“I say, do you have one in black?” If there was an answer, it was not for this question. Or else it waited for the wind carrying the bright birdlike fragment to do its dance choreographed by sky, sun and air. The tatter caressed the traces of its own flight like fire across a sky so blue, so blue.

Cadfly dropped clear out of sight.

Ever a man of action, Kayote ran past Mundi, leapt forward – and was gone.

Mundi scuffed into a run – to where his friends had been only... and skidded back in horror still tipping forward from his own momentum. Back! Back! Arms waved the wind to call him back from the edge, quivering at the lip of a precipice, sand flying off into space. Below him, Kayote and Cadfly tumbled down a steep slope like two black tumbleweeds.

From where he crouched, on a natural ledge of white, dusty sandstone, was a vista designed to swallow breath. Mundi was perched like a statue on the rim of a volcanic crater several hundreds of himself across – who knows how many people deep? From where he slowly stood, gasping, he could see lining the interior a dense, vocally peopled city. A city composed entirely of obelisks seemingly growing out of the skin of the cone like nostril hair. Positioned horizontally around the conic slope, only the last few dozen or so near the bottom leant at Dutch angles, until there at the very base of the volcanic crater, tumbled clusters of fallen obelisks were meshed into crystalline abstractions of tilted, shattered, upended spikes.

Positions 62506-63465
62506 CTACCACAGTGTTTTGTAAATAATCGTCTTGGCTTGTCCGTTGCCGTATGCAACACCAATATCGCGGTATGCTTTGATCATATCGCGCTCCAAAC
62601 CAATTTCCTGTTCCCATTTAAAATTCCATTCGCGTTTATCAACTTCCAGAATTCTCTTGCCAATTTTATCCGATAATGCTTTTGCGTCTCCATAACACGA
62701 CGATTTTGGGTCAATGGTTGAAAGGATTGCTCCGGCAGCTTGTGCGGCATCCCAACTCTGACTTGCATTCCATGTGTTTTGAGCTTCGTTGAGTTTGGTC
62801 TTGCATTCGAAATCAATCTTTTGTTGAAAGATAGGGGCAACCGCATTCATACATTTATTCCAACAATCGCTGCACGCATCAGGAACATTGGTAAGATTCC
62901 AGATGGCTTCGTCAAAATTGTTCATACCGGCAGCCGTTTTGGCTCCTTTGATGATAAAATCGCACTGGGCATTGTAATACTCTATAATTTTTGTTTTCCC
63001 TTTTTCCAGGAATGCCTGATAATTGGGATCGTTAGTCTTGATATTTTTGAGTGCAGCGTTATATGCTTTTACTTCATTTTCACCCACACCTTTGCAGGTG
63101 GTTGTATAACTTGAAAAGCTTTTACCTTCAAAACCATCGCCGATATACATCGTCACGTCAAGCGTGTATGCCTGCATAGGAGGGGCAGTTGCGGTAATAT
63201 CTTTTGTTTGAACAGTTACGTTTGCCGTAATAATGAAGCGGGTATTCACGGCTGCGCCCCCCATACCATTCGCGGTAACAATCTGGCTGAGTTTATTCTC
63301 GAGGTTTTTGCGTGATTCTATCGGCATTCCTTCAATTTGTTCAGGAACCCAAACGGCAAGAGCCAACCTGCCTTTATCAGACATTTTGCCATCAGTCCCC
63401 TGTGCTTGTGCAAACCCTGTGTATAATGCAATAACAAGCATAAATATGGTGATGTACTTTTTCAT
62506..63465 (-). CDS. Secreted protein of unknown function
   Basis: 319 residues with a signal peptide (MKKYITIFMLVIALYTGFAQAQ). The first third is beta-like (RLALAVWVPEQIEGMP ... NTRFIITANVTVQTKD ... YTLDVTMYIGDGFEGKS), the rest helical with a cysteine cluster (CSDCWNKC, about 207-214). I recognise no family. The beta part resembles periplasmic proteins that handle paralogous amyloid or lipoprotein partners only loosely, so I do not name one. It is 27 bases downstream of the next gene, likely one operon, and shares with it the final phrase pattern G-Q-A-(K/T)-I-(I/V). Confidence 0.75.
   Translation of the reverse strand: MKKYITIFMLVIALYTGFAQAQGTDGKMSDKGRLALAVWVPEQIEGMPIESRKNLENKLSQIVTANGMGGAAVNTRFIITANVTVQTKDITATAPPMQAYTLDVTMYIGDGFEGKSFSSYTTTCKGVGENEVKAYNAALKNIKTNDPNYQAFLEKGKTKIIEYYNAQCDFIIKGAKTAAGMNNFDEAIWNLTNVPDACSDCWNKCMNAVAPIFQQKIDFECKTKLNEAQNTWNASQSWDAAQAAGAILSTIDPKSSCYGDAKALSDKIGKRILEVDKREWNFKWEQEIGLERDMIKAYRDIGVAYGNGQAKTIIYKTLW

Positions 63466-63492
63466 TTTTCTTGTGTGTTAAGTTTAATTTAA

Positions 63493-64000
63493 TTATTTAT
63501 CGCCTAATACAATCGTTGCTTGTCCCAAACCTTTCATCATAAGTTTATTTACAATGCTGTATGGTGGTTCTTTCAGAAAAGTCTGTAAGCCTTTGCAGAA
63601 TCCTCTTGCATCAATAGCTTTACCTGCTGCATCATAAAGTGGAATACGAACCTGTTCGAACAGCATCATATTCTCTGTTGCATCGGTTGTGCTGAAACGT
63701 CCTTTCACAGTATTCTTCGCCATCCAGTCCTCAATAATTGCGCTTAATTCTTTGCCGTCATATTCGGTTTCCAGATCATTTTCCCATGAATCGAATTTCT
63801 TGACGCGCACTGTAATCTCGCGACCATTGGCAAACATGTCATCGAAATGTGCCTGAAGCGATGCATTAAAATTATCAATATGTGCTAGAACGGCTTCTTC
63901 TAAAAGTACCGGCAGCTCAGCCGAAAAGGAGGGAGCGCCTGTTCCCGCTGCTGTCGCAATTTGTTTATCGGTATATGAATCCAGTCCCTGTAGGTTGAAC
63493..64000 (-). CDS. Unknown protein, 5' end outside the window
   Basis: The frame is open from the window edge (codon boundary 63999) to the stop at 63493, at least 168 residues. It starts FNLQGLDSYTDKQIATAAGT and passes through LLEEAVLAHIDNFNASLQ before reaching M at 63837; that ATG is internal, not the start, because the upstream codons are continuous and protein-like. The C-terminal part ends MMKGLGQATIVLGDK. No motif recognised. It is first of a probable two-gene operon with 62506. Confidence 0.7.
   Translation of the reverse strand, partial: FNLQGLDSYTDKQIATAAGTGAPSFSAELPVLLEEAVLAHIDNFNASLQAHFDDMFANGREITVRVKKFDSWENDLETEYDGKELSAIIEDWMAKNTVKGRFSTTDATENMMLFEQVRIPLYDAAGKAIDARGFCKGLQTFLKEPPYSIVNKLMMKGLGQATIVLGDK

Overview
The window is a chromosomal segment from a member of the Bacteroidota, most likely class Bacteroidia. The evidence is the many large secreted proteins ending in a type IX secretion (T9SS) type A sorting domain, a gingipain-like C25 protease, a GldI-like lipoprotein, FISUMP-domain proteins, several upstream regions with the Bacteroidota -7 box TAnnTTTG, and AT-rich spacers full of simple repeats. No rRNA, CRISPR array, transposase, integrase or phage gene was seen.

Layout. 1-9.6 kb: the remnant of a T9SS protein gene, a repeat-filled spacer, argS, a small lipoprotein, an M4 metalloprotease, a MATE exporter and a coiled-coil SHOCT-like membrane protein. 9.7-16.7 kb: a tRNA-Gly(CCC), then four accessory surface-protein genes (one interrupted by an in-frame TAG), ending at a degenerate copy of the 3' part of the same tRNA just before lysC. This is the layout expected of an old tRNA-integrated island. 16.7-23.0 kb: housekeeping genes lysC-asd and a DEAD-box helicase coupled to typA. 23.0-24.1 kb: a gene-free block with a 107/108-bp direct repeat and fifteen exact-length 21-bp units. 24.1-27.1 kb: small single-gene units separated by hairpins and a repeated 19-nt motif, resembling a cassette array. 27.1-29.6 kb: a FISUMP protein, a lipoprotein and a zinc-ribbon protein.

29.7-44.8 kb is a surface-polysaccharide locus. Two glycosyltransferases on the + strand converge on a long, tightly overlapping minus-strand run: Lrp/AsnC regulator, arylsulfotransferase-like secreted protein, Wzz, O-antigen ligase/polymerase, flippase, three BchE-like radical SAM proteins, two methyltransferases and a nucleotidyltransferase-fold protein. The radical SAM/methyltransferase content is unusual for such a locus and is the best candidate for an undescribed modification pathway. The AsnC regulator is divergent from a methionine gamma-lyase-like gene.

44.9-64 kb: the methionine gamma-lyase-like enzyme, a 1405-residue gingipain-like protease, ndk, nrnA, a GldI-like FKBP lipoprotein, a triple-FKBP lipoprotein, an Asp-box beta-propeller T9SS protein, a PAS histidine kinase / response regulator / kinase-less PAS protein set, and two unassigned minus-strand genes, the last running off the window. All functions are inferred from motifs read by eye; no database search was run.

He surveyed the whole spiky city, crisp in the morning light, overrun with ivy cresting the pubic nestling of the obelisks into the crater's sides. They appeared to be the same calligraphic rock that Mundi had just tossed in his hand, while a few were luxurious minimalist marble. The letters were the driest inky black, like end of the run newspapers, and much larger in scale than the tombstony pebbles up above – edific capitals and scripted symbols declaring a certain neoclassical austerity, individualized by divergent fonts. Yet it became clear once the eye had settled, despite the obscurity of the linguistic mix, that these were all advertising declaratives. Among the alphanumeric scatters were outlines of hands holding birds by the feet, women’s fingers wiping dark liquids across their cheeks, meaty male hands holding bundles of booty, and I could be wrong but many of the S’s were crossed out vertically, which had to signify something.